Estimates for the completion of the investigations into the fatal incidents are not yet available with officials saying those timelines can be influenced by a number of factors, including the complexity of the event, the availability of evidence, and the depth and specialty of required analysis.

“This incident involved an accidental fall on our vessel Plancius that did not take place during any activity or landing. Medical support was provided immediately, after which we arranged an evacuation. Unfortunately, however, these measures were not sufficient to change the tragic outcome of the accident,” stated Franklin Braeckman Antarctic Program Manager for Netherlands-headquartered Oceanwide Expeditions. “We deeply regret this unfortunate accident and wish to express our heartfelt condolences to the family and friends of the departed.” 

Responding to a query about the incident aboard the Plancius, Braeckman stated that “mandatory safety briefings are held both before and during” every voyage.

“Every voyage starts with those briefings related to life on board a vessel, as well as landings and operations. Our staff are also actively following those guidelines and checking for compliance with those guidelines throughout the course of the trip,” Braeckman said. “We also always have a doctor on board, knowing that we sail in a very remote region. Because of all these precautions and measures, accidents are very limited during our voyages.” 

Between 4,000 and 4,500 people sail to Antarctica with Oceanwide Expeditions each season. The company has offered cruises to the Arctic and Antarctica for 30 years and currently operates a trio of vessels − the Plancius, Ortelius, and Hondius – on cruises to Antarctica.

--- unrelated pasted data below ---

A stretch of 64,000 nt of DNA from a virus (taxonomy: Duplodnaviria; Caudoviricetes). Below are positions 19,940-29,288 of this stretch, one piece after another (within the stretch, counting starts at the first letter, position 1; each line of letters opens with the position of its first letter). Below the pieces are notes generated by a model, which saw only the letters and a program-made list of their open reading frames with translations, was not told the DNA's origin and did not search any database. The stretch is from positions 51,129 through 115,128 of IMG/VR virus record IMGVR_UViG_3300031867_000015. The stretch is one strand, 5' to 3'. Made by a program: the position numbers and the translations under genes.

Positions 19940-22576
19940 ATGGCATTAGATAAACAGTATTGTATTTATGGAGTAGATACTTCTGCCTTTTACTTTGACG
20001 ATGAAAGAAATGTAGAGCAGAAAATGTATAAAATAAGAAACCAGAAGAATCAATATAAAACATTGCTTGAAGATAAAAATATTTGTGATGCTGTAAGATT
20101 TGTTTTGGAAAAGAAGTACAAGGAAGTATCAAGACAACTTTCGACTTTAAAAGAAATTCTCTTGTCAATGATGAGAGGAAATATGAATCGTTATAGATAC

Plancius and Ortelius both measure 295 feet in length and have accommodations for 108 passengers each. The Polar Class 6, 350-foot Hondius has a capacity of 170 passengers.   

International maritime law restricts cruising in Antarctic waters and vessels carrying more than 500 passengers are prohibited from landings. 

For ships such as the Plancius, Ortelius, and Hondius that carry fewer passengers, no more than 100 are allowed ashore at one time with a guide-to-passenger ratio of no more than 1:20. Tour operators are also required to coordinate their itineraries so that no more than one vessel visits a landing site at one time.

Although it is expected that sales for cruises to Antarctica will rise as COVID pandemic fears subside and expedition travel continues to trend, industry leaders say there has been an interest in cruising to the continent for decades. 

According to a fact sheet published by the 50-member International Association of Antarctica Tour Operators, the industry reached a new peak of 56,168 visitors in 2018-2019, prior to the pandemic. Most travelers to the continent have traditionally been from North America and other English-speaking countries, but there are increasing numbers of visitors from emerging markets such as China.

Tourists interested in traveling to Antarctica are advised to travel with companies that are members of the Rhode Island-headquartered organization. 

Miami, Fla.-based cruise expert Stewart Chiron has sailed on more than 300 cruises, including 32 since the industry restart in 2021. 

Modern liners sailing in both Antarctic and Arctic waters “are safer and offer more accommodations,” he says, adding that Antarctica can still be difficult.

“It’s not seven to 10 days through smooth water,” Chiron said. “The seas can be rough.”